Friday, July 31, 2015

Baby-Proofing the Dog

By Victoria Shade, CPDT

Everything changes when your new baby comes home, and your dog is probably going to feel confused by the upheaval at first. Your daily routines, level of attentiveness and availability are greatly impacted, which can be confusing for your pooch. Here are some tips to help smooth the transition for you and your dog when welcoming your newest family member.

1. Practice Dog Obedience Training
Before you get too close to your due date, take the time to polish up your dog’s basic obedience skills, and if you’ve never done any basic training get to work right away. Your dog should be able to do a basic “sit,” hold a down-stay, understand a casual “wait” cue (which is less formal than a “stay” and just means to hold position and not surge forward), and a “place” cue (which is a way to send your dog to a specific spot, like his bed). Each cue is very helpful in making sure that your dog is not underfoot, and if you practice enough, can help with your dog’s impulse control.

Thursday, July 30, 2015

6 Waiting Room Tips for Pet Owners

Whether we’re talking about your pet or the one camped in the owner’s lap next to you, there are ways to improve everyone’s waiting room experience. Because let’s face it, most pets don’t enjoy their time there — and by extension, plenty of their people don’t either.

It’s true; though they may tolerate us well enough, the majority of pets would prefer to be at the park or curled up in a sunny spot than in a busy hospital’s waiting room. But it doesn’t have to be terribly stressful either. To that end, here are some stress-relieving, enjoyment-enhancing waiting room to-dos for your consideration.

DO: Ditch that flexible leash in favor of a gloriously short one. Ever seen anyone get hog-tied by someone’s too-long leash? I have. It’s not pretty.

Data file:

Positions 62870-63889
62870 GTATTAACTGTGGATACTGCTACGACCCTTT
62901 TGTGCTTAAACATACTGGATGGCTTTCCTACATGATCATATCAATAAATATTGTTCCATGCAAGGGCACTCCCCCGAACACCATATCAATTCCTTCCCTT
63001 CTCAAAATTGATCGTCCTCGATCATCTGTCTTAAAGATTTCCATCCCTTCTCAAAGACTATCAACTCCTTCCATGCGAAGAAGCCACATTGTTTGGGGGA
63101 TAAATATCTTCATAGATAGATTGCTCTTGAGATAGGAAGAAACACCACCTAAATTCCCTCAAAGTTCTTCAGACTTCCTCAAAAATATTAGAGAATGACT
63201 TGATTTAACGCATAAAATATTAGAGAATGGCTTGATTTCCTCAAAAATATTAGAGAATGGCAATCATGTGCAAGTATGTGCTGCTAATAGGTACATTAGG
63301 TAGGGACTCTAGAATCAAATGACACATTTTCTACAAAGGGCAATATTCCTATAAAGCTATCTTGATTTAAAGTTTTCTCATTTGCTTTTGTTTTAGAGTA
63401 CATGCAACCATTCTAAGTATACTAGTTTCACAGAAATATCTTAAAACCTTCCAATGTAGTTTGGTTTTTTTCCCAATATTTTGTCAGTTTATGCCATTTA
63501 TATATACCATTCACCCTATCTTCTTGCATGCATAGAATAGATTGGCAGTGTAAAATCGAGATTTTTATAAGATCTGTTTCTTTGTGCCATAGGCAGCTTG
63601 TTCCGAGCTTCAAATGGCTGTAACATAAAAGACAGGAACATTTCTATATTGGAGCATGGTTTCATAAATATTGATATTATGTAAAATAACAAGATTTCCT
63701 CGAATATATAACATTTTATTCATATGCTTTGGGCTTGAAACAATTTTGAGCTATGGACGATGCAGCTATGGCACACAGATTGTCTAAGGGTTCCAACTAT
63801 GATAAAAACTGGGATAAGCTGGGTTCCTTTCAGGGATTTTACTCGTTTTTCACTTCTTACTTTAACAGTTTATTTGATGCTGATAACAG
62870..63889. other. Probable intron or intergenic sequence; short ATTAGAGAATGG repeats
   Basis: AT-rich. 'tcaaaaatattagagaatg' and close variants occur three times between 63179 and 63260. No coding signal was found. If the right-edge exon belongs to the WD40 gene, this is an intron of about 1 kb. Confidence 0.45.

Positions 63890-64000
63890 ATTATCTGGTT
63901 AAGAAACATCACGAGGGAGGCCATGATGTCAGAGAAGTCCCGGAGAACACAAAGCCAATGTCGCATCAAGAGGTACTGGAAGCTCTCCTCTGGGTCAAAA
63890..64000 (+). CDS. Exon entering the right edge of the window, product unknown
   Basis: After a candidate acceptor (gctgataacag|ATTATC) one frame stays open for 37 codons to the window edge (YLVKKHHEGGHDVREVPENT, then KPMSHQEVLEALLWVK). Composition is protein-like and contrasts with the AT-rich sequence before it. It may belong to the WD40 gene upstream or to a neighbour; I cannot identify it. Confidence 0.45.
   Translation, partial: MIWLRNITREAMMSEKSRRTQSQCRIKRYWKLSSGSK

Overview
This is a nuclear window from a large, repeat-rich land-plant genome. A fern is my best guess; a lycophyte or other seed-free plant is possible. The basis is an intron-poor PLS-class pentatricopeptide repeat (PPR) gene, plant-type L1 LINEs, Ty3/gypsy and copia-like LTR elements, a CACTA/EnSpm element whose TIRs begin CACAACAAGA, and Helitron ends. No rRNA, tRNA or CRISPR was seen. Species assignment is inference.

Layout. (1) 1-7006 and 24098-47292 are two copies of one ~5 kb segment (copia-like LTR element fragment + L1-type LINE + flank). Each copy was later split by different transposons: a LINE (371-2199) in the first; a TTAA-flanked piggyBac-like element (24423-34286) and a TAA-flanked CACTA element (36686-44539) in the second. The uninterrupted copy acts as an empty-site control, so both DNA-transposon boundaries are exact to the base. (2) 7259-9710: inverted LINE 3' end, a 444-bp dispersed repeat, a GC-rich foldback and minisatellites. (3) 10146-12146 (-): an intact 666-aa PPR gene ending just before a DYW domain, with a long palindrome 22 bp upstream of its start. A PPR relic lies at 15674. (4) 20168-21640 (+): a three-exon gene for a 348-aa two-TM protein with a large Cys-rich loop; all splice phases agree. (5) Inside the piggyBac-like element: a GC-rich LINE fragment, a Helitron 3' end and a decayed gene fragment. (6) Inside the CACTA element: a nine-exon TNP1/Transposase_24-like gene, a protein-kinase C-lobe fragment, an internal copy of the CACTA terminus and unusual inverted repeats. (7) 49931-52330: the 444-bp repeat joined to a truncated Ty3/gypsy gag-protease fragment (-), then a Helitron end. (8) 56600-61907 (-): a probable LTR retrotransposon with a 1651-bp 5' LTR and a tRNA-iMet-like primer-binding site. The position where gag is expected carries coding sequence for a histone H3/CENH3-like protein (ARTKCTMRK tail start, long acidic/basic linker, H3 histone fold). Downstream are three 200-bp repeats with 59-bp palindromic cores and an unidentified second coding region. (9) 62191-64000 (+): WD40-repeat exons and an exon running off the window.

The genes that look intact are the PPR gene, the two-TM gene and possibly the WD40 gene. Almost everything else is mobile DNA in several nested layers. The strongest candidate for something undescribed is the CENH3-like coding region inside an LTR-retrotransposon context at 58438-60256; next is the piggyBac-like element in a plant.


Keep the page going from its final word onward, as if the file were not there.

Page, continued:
I’ve said it before: Flexible-length leashes are the bane of my existence, especially in a veterinary hospital. Now if everyone knew how to use one and paid attention to its setting… that would be different. A short leash, on the other hand, is everyone’s friend in the waiting room.

Wednesday, July 29, 2015

Tips for Keeping Your Cat OFF Tables and Counters

Cats Off Counters

Cats are natural climbers and jumpers, and usually enjoy being in high places. But some of their favorite high places may include areas of your house where you don't want them: your kitchen counters, your dining room table or your shelf displaying precious porcelain figurines. And, of course, these are your cat's very favorite places.

Tuesday, July 28, 2015

8 Myths About Big Dogs

There are a number of myths about big dogs that deserve to be debunked, for example, the one about “locking jaws” on certain breeds. Another old wives tale about large and giant breeds is that they prefer to live outdoors, away from their human family.

If you’re hesitant to bring a large dog home because of popular misconceptions about the differences between large and small dogs, it could be time to open your heart and let a big dog win you over.

Monday, July 27, 2015

Pet First Aid Tricks Every Owner Should Know

pet first aid

Would you know what to do if your cat started having a seizure or your dog got hit by a car? Just the thought of something happening to your pet is enough to get your heart racing. Many people don't know what to do if their pet starts choking, has been poisoned, has suffered from cuts, bites or punctures, has been hit by a car, or is having a seizure.

In any medical emergency, the best course of action is to bring your pet to a veterinarian as soon as possible. If you're mentally prepared to respond to an accident, these key first-aid techniques can help you stabilize your pet until you get to a veterinary hospital. Here's what to do in the event of one of these five common emergency situations.

Sunday, July 26, 2015

What's In a Name: Lagotto Romagnolo

The Lagotto Romagnolo is a breed of dog that comes from the Romagna sub-region of Italy. The name means "lake dog from Romagna," originating from the Italian word lago, meaning lake. Its traditional function is a gundog, specifically a water retriever. However, it is often used to hunt for truffles. 

The Lagotto is an ancient breed of water retriever from the lowlands of Comacchio and marshlands of Ravenna, Italy. All modern water retrieving dog breeds are believed to have descended in part from the Lagotto Ramagnolo

Saturday, July 25, 2015

What's In A Name: French Bulldog

The adorable Frenchie is not, as it turns out, from France. These little dogs originated in Nottingham, England, where they were popular with lace workers who kept them as companions and ratters.